Is the MTA Doing Enough to Keep Its Subway Cars in Working Order?

A dangerously crowded 7 train platform earlier this month. Photo: Luke Ohlson
A dangerously crowded 7 train platform earlier this month. Photo: Luke Ohlson

If you’ve been on the subway recently (say, this morning), you probably get the feeling that service is on the decline.

The MTA released performance metrics today that support that conclusion, but the underlying causes of increased delays — and how the agency plans to address them — remain unclear [PDF].

One metric trending in the wrong direction is the mean distance between failures, or MDBF, a key benchmark of the subway’s reliability. MDBF measures the frequency of delays attributed to train-related mechanical failures, and the 12-month average dropped 16 percent from November 2015 to November 2016.

Service failures are becoming more common the MTA subway cars, but why? Image: MTA
Train failures are becoming more common on the subway, but is it because of maintenance lapses or a consequence of more benign factors? Image: MTA

Is the MTA scaling back on crucial maintenance, or are we seeing fluctuations that should be expected as different classes of subway cars go through their lifecycles?

Unfortunately, the information provided by the MTA about train failures doesn’t say very much. We can see how long different classes of train cars go between failures, but not the reasons for those failures — or what the agency is doing to address them.

“The MDBF decline is unsurprising — the car breakdown rate systemwide has been on a steady decline for years,” Jaqi Cohen of the Straphangers’ Campaign told Streetsblog. “But ultimately we need more information from [the MTA] to be able to definitively understand why these failures are happening.”

When riders abandoned the subway a generation ago, train breakdowns were much more frequent. The specter of even a partial return to the bad old days of subway maintenance is very alarming.

But there’s a lot of uncertainty and room for interpretation in the information that’s publicly available from the MTA. While the system’s oldest cars are declining rapidly, the impact on service reliability could actually be very small, since those cars are a tiny share of the total fleet.

When cars are new, failures are rare, then there’s a period where they come much more frequently before leveling out, which may explain why the 10-year-old R160 cars saw the third-largest change of any car type in the system.

The MTA attributes 2.8 percent of November’s subway delays to car equipment failures, but the magnitude of those delays is itself uncertain.

The big concern, as stats show train failures becoming more frequent, is whether the agency is taking appropriate steps to maintain its fleet. In the absence of a more detailed public progress report from the MTA, transit riders are left to assume the worst.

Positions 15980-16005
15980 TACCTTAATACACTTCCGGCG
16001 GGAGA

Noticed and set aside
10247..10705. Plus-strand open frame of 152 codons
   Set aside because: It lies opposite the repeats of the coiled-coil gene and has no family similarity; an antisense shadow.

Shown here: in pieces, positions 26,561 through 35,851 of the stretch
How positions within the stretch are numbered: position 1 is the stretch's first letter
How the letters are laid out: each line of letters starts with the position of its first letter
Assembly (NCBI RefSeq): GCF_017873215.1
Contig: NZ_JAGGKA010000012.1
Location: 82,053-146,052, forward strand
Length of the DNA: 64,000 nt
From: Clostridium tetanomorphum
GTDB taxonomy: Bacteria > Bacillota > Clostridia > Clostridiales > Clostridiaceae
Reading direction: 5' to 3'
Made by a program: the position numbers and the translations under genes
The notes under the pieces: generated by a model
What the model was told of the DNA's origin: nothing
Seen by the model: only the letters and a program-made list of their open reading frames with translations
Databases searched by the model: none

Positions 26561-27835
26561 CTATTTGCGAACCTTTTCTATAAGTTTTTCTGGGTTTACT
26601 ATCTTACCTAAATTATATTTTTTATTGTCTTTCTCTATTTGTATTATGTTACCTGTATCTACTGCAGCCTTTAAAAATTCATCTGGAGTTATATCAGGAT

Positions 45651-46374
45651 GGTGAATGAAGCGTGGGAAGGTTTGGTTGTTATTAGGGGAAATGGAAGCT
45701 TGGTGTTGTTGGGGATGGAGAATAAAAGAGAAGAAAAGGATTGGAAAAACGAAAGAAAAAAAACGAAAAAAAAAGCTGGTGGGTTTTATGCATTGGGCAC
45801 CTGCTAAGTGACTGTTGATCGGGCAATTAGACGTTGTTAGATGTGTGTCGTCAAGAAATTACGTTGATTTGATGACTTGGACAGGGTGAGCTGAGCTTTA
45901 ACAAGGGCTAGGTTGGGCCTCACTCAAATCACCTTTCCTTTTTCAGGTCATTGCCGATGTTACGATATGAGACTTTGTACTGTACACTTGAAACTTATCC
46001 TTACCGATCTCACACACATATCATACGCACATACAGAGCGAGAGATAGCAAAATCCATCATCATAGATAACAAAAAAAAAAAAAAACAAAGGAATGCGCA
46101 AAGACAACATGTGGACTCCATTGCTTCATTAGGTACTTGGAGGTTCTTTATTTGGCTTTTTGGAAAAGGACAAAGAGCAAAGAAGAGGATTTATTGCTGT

• NYCyclist

    Apart from subway car failures, I seem to see more “switch” problems, which I assume is unrelated to car problems. Is there any attempt to track switch problems over time?

  • Russell.FL

    Hopefully when they bring the new R179s online, then they’ll finally be able to retire the old R32s and R42s, the former of which are over 50 years old!

  • Andrew

    At least some R32’s are being retained to help cover the extra service on alternative lines during the Canarsie Tube shutdown. (I don’t know about the R42’s.)

  • Joe R.

    I would be very curious as to the nature of the failures. Are the newer trains being taken out of service now for things like a bad PA system or malfunctioning destination signs, vandalism, or are parts of their running gear starting to break down? The former two don’t concern me much. In fact, it would be a good sign that the MTA is trying to keep their new trains 100% functional and free of signs of vandalism. The latter would obviously concern me as the AC motor drive train is supposed to be somewhat more reliable than DC.

    Back in the bad old days being referenced in this article trains were only taken out of service if they couldn’t physically complete their runs. Plenty of trains were in service with half the doors malfunctioning. Malfunctioning lights were so common I often used to ride in “dark” cars just because they were more relaxing in the early mornings while you were still waking up. Obviously they were also crime havens, but only when the trains were empty.

  • Larry Littlefield

    Actually, the question is whether or not the TWU will take credit. Offering declining service as proof to its members that they are getting better off at the expense of the serfs getting worse off, in a place with the highest tax burden and debt load in the country.

  • Joe R.

    That’s good news for us train buffs. 53 years old and still going strong! It would be nice to see a handful make it to their 60th birthday, even if only in intermittent service.

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